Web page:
The UK travel corridors closed from 04.00 GMT today.
From today (18 January), travel corridors allowing people to enter the UK without self-isolating have closed, in a bid to stop the spread of Covid-19 after another strain of the virus began to appear. Under the new rules, travellers arriving into the likes of Birmingham Airport must now present a negative coronavirus test taken no more than 72 hours before departure and quarantine for up to 10 days.
Whether by boat, train or plane, arrivals to the UK without proof of a negative Covid-19 test will face a fine of up to £500. In England, the isolation period can be cut short with a negative test after five days of the travellers’ arrival, however this does not apply in Scotland, Wales or Northern Island.
The rules, which came into effect from 04:00 GMT today, also state that arriving from the Falklands, St Helena and Ascension Islands are exempt. Plus, those arriving from some Caribbean islands are exempt until 04:00 GMT on Thursday 21 January. The suspension of all travel corridors comes after new variants were identified in the UK, South Africa, and most recently, Brazil.
Transport Secretary Michael Matheson said: “International travel has played a key role in previous waves of coronavirus and is a significant risk to our efforts to suppress the virus to the lowest possible level. The emergence of these new variants mean we must think carefully about restrictions on travel. It is crucial we take the right steps to prevent importing new strains that can increase transmission or undermine the vaccine in Scotland.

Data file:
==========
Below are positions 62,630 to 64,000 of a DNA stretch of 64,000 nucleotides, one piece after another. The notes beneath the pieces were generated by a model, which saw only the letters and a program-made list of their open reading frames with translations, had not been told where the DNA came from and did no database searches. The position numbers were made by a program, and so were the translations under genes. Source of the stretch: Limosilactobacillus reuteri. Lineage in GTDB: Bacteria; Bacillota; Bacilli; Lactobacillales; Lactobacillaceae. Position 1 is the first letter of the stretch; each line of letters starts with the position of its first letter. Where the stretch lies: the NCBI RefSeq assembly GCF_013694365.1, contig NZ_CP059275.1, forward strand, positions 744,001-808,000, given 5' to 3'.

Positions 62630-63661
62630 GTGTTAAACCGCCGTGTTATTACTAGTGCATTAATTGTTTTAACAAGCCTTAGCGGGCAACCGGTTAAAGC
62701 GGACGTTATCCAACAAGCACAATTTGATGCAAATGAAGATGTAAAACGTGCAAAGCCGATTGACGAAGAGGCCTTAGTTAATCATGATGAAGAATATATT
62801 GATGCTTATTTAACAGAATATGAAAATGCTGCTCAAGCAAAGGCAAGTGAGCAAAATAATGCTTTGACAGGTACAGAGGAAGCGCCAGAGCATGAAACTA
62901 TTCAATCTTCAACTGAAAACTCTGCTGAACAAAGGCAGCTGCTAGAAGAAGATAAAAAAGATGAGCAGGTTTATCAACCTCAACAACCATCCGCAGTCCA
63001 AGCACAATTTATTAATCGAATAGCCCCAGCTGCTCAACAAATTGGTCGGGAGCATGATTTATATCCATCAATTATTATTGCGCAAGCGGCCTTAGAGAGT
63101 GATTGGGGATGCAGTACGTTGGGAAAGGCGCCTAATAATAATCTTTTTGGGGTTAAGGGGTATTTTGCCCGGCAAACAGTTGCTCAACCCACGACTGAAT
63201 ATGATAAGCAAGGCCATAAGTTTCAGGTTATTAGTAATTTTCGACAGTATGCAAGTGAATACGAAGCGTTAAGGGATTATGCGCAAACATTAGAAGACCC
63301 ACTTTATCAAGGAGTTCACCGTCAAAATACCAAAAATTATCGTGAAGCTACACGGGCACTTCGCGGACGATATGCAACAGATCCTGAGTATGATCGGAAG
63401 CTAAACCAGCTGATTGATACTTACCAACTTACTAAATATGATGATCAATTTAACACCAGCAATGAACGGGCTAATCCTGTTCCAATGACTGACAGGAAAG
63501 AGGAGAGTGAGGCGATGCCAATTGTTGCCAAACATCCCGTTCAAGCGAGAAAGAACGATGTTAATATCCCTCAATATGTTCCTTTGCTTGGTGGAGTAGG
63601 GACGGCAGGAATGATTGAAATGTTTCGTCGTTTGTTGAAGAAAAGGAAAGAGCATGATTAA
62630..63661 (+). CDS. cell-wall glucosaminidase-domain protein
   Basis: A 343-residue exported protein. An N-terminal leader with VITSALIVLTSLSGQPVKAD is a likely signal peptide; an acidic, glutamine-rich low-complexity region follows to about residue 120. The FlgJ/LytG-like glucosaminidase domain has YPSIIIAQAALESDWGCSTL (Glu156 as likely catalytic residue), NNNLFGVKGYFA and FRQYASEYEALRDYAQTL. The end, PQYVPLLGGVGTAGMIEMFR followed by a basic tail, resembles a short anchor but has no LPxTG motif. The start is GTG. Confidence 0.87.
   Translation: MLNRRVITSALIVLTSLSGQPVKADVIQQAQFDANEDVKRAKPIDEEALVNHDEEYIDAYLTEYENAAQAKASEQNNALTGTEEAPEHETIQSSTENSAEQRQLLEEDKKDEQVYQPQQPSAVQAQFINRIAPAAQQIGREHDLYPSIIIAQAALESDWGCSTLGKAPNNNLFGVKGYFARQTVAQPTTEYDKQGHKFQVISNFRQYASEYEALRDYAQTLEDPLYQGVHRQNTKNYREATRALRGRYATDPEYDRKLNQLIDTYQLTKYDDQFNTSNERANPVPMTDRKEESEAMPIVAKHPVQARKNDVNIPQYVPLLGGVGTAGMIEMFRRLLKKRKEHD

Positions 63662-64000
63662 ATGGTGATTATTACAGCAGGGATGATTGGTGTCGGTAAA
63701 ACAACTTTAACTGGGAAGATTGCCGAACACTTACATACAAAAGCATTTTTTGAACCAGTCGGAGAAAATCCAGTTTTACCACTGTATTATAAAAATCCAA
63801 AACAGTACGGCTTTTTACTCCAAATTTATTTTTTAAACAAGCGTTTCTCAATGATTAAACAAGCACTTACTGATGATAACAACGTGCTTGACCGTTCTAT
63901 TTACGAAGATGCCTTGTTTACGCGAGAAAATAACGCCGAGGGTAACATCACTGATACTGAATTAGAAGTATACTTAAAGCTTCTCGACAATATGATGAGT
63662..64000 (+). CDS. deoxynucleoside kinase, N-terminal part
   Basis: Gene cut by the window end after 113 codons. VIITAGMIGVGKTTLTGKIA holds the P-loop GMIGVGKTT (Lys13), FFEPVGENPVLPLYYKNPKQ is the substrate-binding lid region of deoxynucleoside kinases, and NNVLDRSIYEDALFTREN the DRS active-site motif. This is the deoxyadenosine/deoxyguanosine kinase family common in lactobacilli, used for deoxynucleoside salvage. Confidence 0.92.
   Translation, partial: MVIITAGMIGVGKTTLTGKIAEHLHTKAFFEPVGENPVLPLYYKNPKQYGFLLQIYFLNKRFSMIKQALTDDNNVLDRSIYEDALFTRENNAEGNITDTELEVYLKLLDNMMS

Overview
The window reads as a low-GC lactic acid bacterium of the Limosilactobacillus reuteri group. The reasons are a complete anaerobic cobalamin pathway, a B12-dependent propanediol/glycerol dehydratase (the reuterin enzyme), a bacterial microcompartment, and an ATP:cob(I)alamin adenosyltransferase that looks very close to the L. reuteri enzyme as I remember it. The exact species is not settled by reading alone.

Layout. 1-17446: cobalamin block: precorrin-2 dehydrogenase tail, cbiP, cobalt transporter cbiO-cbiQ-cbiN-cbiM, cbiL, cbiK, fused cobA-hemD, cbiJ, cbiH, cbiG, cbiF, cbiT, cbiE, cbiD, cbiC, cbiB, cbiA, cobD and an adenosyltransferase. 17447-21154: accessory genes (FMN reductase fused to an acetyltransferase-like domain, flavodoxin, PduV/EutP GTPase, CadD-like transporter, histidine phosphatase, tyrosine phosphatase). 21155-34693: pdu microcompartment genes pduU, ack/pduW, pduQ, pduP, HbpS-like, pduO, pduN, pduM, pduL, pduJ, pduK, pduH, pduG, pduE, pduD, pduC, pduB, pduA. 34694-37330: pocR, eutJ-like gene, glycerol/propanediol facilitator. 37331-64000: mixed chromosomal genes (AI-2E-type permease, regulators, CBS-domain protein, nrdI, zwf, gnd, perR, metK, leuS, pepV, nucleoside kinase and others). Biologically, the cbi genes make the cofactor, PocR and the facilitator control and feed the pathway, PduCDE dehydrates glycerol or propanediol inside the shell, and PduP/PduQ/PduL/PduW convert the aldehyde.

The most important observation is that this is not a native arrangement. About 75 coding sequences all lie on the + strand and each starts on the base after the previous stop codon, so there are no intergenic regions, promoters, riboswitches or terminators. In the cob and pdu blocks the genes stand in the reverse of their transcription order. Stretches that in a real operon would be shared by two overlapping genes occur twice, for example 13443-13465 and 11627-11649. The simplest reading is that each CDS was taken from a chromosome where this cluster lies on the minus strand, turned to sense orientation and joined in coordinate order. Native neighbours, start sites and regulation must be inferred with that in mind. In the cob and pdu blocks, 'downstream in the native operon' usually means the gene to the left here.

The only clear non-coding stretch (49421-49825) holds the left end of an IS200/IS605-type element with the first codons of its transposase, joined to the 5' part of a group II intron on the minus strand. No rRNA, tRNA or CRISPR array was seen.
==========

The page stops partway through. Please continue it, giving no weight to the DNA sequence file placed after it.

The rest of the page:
“Travel into or out of Scotland is currently illegal and that will remain the case while we work to suppress the new strain of COVID-19. It remains the case that any travel must be for an essential reason. Everyone must stay at home as much as possible to minimise the risk of catching or spreading the virus.”
The travel industry has said closing the travel corridors was understandable due to the health emergency, but warned it would deepen the crisis for the sector. The Department for Transport also announced that it is supporting the travel industry with an extension to the furlough scheme until the end of April, business rates relief and tax deferrals.
With all parts of the UK under a strict national lockdown, only essential travel is permitted. The Department of Transport also announced an update to which jobs qualify for travel exemptions. Business investors, performing arts professionals, journalists, as well as those who work in “high-end” television production and film, ornamental horticulture, advertising and the National Lottery are among the jobs that are no longer exempt. Aircraft crew, hauliers, offshore oil and gas workers and people involved in elite sport are among those whose exemptions remain.